"That isn't our job, Martin."

"Yes.  I know."  Martin said.  "We tend to the gates to where they keep the monsters.  I think we're allowed to point out the monsters that should be behind our gate."


After the meeting I went home.  The incident with Nicky had been jarring.  The girl seemed close to Charlie and the others at the facility.

Charlie.  Thoughts about her drifted into my head again.  Morgan had a point on that.  I used to dream about what she'd be like if she lived.

She did live, though.  I could see her.  I could talk with my daughter.

I prepared a simple meal.  Potatoes.  Meat had gone up in price again.  As much as I'd like to indulge my position, I couldn't stomach the means to get requisitions for steak.  Potatoes would be fine.

What did Charlie eat?  I wondered.

"No."  I told myself.  I tried to enjoy my meal.  But thoughts repeated themselves through my head.  My large apartment, in the middle of nowhere seemed more vacant of life than anything else.  I never had bothered to decorate it.

I worked out of the living room most days.  Comfort and simplicity.  Most days I'd avoided thinking it.  A nearby cage rattled.  I blinked.  All this thinking about Charlie had distracted me from Folly and Molly.

"Sorry guys.  Guess I sort of forgot about you."  Guilt riddled me.  That was unfair for the two of them.  The two of them deserved better.

I walked over to their massive cage.  One of the distractions I'd enjoyed most of my life had been some sort of pet or family to be part of.  I needed someone to have in my life.  Somebody who'd be there for me.

I lifted the blanket off their cage.  The two albino ferrets clawed at the side of their massive cage.  Of course they wanted to be out and about.  That's the trick to ferrets.  Always need some trouble to get into.  To climb over or find.

I let them out to play.  Molly and Folly outpoured with chuckling, dooking sounds as they tumbled about.  I smiled watching their antics.

Activate Melampus.

Melampus had been a tangential bit of technology.  A heuristic AI would analyze and use brain patterns from my two pets to create speech for them.  That seemed silly, but for most mammals it turned out to be remarkable accurate.  Subtle, anthropocentric things sometimes couldn't come across.  But for most species you could hold conversations of a sort.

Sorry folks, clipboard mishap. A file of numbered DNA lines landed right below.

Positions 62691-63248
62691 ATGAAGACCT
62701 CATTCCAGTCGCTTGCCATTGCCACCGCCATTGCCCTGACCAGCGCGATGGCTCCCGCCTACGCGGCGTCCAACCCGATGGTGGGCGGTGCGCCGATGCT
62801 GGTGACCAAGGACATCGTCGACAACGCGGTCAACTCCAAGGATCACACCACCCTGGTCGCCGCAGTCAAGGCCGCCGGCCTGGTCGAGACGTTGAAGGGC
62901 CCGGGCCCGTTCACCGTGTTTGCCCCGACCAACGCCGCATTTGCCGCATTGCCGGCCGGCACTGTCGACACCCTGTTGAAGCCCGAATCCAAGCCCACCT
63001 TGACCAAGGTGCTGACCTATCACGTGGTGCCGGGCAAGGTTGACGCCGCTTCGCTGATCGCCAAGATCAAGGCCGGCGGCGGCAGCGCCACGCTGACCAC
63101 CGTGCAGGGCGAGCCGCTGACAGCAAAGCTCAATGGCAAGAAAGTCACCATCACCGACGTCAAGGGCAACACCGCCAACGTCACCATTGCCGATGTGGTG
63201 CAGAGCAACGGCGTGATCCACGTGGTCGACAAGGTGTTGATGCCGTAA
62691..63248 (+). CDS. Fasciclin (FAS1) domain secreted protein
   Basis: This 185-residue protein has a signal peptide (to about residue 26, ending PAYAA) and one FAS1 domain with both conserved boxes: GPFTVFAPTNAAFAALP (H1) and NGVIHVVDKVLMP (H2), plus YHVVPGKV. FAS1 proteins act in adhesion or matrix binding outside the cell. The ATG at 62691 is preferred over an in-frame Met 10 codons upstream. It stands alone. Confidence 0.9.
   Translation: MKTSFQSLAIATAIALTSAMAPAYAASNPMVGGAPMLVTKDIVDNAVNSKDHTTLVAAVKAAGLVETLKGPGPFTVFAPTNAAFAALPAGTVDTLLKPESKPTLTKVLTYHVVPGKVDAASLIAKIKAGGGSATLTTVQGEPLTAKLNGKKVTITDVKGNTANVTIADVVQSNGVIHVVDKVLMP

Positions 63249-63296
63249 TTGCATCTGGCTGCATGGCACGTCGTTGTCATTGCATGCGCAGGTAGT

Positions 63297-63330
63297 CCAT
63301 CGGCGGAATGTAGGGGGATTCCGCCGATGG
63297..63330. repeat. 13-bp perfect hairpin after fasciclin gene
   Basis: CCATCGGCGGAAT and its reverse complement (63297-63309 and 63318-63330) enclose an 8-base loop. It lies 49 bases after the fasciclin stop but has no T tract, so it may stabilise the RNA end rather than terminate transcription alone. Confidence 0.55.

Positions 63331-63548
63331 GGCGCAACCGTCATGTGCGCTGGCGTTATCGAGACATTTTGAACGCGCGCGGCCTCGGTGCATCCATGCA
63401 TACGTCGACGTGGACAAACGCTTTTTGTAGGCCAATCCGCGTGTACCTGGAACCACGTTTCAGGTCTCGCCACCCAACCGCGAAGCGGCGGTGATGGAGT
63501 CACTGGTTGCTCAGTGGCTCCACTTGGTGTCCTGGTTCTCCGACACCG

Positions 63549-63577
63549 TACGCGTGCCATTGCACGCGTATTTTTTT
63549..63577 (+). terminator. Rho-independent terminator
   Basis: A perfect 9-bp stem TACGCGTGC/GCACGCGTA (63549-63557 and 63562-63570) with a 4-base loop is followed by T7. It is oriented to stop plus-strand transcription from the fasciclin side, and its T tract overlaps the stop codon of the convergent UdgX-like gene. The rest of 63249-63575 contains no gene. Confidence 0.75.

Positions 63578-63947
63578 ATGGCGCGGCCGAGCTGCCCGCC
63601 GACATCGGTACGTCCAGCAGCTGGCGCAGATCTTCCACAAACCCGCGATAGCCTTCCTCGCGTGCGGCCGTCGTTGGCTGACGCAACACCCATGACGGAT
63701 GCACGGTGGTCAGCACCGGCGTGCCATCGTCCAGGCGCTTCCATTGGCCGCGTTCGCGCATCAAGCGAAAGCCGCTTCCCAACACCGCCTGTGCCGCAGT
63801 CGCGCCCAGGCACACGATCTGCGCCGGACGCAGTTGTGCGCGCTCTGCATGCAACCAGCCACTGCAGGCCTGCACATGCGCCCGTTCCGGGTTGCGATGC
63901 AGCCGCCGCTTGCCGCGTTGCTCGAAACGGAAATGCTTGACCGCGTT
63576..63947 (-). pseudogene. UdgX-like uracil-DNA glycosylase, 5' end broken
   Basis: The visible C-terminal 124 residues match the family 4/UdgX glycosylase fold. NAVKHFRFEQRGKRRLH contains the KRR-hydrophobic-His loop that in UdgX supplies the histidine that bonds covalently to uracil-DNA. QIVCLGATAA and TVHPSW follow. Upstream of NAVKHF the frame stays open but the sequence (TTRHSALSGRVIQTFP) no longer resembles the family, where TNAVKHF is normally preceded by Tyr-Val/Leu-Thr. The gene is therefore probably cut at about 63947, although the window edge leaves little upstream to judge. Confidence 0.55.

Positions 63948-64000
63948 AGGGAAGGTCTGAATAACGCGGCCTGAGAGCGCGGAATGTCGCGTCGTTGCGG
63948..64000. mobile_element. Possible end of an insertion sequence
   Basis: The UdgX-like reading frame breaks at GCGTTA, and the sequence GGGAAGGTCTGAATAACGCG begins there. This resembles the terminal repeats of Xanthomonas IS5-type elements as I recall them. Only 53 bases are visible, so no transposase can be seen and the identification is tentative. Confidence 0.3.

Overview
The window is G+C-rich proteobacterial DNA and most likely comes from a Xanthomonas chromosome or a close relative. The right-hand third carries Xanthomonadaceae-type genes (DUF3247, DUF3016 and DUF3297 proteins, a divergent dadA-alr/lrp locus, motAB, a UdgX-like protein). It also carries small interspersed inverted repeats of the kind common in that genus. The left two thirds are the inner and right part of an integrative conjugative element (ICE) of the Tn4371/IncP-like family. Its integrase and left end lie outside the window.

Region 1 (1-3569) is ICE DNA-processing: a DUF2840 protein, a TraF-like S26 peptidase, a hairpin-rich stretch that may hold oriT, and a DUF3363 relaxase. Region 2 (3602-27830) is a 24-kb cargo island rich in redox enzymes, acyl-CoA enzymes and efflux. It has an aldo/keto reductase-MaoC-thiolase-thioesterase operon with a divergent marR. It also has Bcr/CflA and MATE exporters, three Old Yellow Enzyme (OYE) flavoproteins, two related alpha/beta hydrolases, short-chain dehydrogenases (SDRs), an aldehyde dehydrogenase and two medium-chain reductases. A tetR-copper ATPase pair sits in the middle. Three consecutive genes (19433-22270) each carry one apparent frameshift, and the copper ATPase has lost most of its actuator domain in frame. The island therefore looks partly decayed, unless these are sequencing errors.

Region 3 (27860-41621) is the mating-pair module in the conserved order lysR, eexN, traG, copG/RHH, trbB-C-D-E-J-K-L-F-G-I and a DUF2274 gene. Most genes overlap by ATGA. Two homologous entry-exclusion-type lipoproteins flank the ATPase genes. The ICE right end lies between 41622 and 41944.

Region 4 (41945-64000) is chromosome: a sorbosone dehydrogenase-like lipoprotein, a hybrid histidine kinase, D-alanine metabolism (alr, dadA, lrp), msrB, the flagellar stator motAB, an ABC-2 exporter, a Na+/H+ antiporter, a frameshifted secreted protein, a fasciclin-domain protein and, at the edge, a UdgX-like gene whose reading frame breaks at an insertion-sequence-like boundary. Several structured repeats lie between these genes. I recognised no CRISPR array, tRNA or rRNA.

Dolphins and others had used Melampus as part of a ongoing motion to gain recognition as citizens.  The United Nations continued to put off a serious discussion on it in the face of the enemy.  But even little creatures like my two ferrets could communicate with humans through Melampus.

It didn't translate anything for the animal, though.  There were BrainSys implants for some animals.   The BrainSys would help convey one or two concepts and their context.  But it couldn't convey everything.  It didn't make them super-intelligent.  Then again, animals like ferrets were far smarter than most people expect.

"Hi!"  Both tumbled in unison at me.  Of course both of them had a basic BrainSys.  Enough to allow some conversation.  Enough they could activate a automated feeder and some other things.  Enough that I had been on a constant vigil on the net to keep the two of them from trouble.  The two proved apt at hacking their way into all sorts of places.

"Hi."  I grabbed at both of them.  They tumbled around me, pleased to be out of their cage.

The three of us played.  The one thing the two of excelled at was making the world seem worth waking up to.  They didn't know something was coming to destroy everything.  They just were themselves.  Curious and troublesome.

And it kept Charlie out of my mind for a little while, at least.

Monday, October 19, 2015